The Government could not sit “idly back” and allow control of the CL Financial board and its companies to be taken away from it, in view of the over $23 billion of public funds used in the bailout of the failed conglomerate.
This was the rationale provided by Finance Minister Colm Imbert as he explained the background to Government's decision to approach the court to have CL Financial liquidated.
“Being the custodian of public money and (given that) so much of the public money has gone into this arrangement, we felt we had no choice as Government but to seek to protect the public purse, to protect taxpayers' fund and to make this application for CL Financial to be put into liquidation,” he said.
Speaking at yesterday's post-Cabinet news conference at the Diplomatic Centre, St Ann's, Imbert said :“The recovery (of taxpayers' money which was used for the bailout) after eight-and-a-half years, has only been about $7.5 billion and the Government has put in at least $23 billion. So that it was going very very slowly. And then there was reluctance on the part of the other shareholders to continue the original agreement and to sign another extension to the shareholders' agreement.
“I took a note to Cabinet for the Government to sign another extension to August and we sent that to the other shareholders and they didn't sign it. They sent it back.”
Instead, Imbert said, there was a move by the other shareholders to take control of the board.
Noting that the original agreement placed on the CL Financial board four Government directors and three directors from an entity called United Shareholders Ltd, (a body which purported to represent all of the other shareholders), he said this arrangement gave Government a majority in the board.
Imperfect accounting by former Govt
“But the other side asked for a special meeting of shareholders to add two of their people to the board, which would bring their membership up to five, against the Government's four, effectively causing the Government to lose control of the board and of the companies. And we could not sit idly by,” he said.
The special meeting of the shareholders is scheduled for July 26, Imbert said.
The Express reported exclusively yesterday that the Government has petitioned the High Court to have CL Financial wound up because it is unable to pay its debt.
The Government's petition to the High Court to appoint a liquidator for CL Financial will be heard on July 25.
Imbert said it was only when the PNM Government came into office, that there was a proper accounting of the money spent by taxpayers to bail out CL Financial.
“Prior to this Government coming into office the approach to that matter was less than perfect. We are the first Government since 2010, which did a proper accounting exercise using qualified accounting personnel and the records at the Ministry. And that is how the Permanent Secretary in the Ministry of Finance (Vishnu Dhanpaul) was able to put in his affidavit (to the court) the total sums expended by the Government. There has been a lot of loose talk about this and one of the good things that would come out of this application is that the matter is now in the public domain and the public can see for themselves based on the affidavit of the Permanent Secretary exactly how much money was spent and on what,” he said. He added that the Government application did not put a figure on legal fees and consultant fees.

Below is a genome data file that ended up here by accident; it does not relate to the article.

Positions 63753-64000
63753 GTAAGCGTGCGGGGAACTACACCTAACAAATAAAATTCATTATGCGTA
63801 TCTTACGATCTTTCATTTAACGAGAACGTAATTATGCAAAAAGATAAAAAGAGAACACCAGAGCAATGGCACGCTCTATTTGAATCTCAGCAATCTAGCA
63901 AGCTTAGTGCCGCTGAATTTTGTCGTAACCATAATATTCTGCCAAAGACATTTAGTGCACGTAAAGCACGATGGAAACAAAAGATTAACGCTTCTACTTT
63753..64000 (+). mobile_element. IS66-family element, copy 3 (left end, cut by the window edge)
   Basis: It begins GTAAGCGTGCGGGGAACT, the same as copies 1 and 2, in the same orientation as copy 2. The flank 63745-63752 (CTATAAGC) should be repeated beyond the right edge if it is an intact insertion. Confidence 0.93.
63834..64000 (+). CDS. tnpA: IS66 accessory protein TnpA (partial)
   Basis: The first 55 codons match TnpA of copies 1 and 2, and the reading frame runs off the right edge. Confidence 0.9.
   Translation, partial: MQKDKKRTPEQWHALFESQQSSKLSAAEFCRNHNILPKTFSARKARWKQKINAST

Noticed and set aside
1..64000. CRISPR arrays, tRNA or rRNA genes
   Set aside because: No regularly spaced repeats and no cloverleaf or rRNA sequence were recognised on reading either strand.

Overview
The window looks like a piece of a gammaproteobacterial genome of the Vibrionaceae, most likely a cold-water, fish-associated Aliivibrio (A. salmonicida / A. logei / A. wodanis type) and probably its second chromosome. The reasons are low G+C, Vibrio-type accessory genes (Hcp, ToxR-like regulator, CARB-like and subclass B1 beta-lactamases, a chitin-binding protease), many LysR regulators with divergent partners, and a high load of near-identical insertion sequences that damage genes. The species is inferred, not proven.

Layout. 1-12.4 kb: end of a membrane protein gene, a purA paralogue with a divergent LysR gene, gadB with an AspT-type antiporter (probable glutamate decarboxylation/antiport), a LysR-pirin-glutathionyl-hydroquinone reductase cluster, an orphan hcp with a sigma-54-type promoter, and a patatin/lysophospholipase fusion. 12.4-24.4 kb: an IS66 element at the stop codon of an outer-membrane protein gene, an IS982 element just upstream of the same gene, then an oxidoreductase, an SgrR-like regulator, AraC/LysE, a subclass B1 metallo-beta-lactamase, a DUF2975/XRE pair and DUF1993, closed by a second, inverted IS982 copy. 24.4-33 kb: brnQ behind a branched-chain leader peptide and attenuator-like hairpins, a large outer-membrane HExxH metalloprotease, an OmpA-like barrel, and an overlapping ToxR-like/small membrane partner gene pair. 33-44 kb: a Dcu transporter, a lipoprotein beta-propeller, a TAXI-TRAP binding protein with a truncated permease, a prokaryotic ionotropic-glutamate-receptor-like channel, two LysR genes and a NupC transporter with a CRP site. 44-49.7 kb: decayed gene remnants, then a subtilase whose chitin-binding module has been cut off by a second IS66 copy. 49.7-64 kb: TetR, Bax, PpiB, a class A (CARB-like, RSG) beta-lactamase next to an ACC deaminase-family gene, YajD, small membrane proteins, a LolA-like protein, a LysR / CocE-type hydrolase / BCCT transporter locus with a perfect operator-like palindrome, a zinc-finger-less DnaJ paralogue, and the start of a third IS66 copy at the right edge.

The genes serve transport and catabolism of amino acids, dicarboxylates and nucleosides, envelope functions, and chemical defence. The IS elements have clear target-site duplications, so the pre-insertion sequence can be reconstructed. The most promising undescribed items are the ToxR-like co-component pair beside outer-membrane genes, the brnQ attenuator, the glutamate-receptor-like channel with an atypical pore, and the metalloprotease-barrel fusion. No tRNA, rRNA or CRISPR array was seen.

Imbert said the bailout was supposed to have been completed after three years and the assets of CL Financial and subsidiary CLICO should have been disposed of by 2012 in order to repay the Government.
But that did not happen, he said.
CLICO not affected
Instead the original agreement was extended 17 times.
He said this Government got an extension when it came to office.
He said the only money recovered thus far came from a “forced situation”.
He referred to the MHTL arbitration in which the arbitrator ordered Government to sell the shares to the only shareholder and $7.5 billion came out of that.
He noted that in addition to the $23 billion, Government was faced with other liabilities, such as exposure to claims from third parties, with respect to deposits they may have had in CLICO Investment Bank.
“So the $23 billion is a base and it is anticipated that it is more. But these have not been quantified at this point in time,” he said.
Imbert stressed that Government had not taken legal action to wind up CLICO.
Imbert said CLICO has been under the control and management of the Central Bank.
“CLICO policyholders can be assured that the management of CLICO remains under the control of Central Bank,” he said, reiterating that the legal action being taken by Government did not affect CLICO.
Asked where was Republic Bank in all of this, Imbert said CLICO Investment Fund, a publicly traded entity, is backed by a significant block of Republic Bank shares (about 29 per cent). He said CLICO has laid claim to ownership of about seven per cent of Republic bank shares while CLICO Investment Bank has laid claim to 18 per cent.
He said when all the shares were added up it amounted to about 52 per cent of Republic Bank shares.
He said the 25 per cent owned by CLICO and CLICO Investment bank were not affected.
Imbert also disclosed that 150,000-plus property tax forms have been received so far from members of the public.
This is part of the preparatory work for the implementation of property tax.
While the court matter challenging the validity of property tax is scheduled to be heard in September, the Ministry has been accepting Valuation Return Forms from property owners who wish to submit them on a voluntary basis.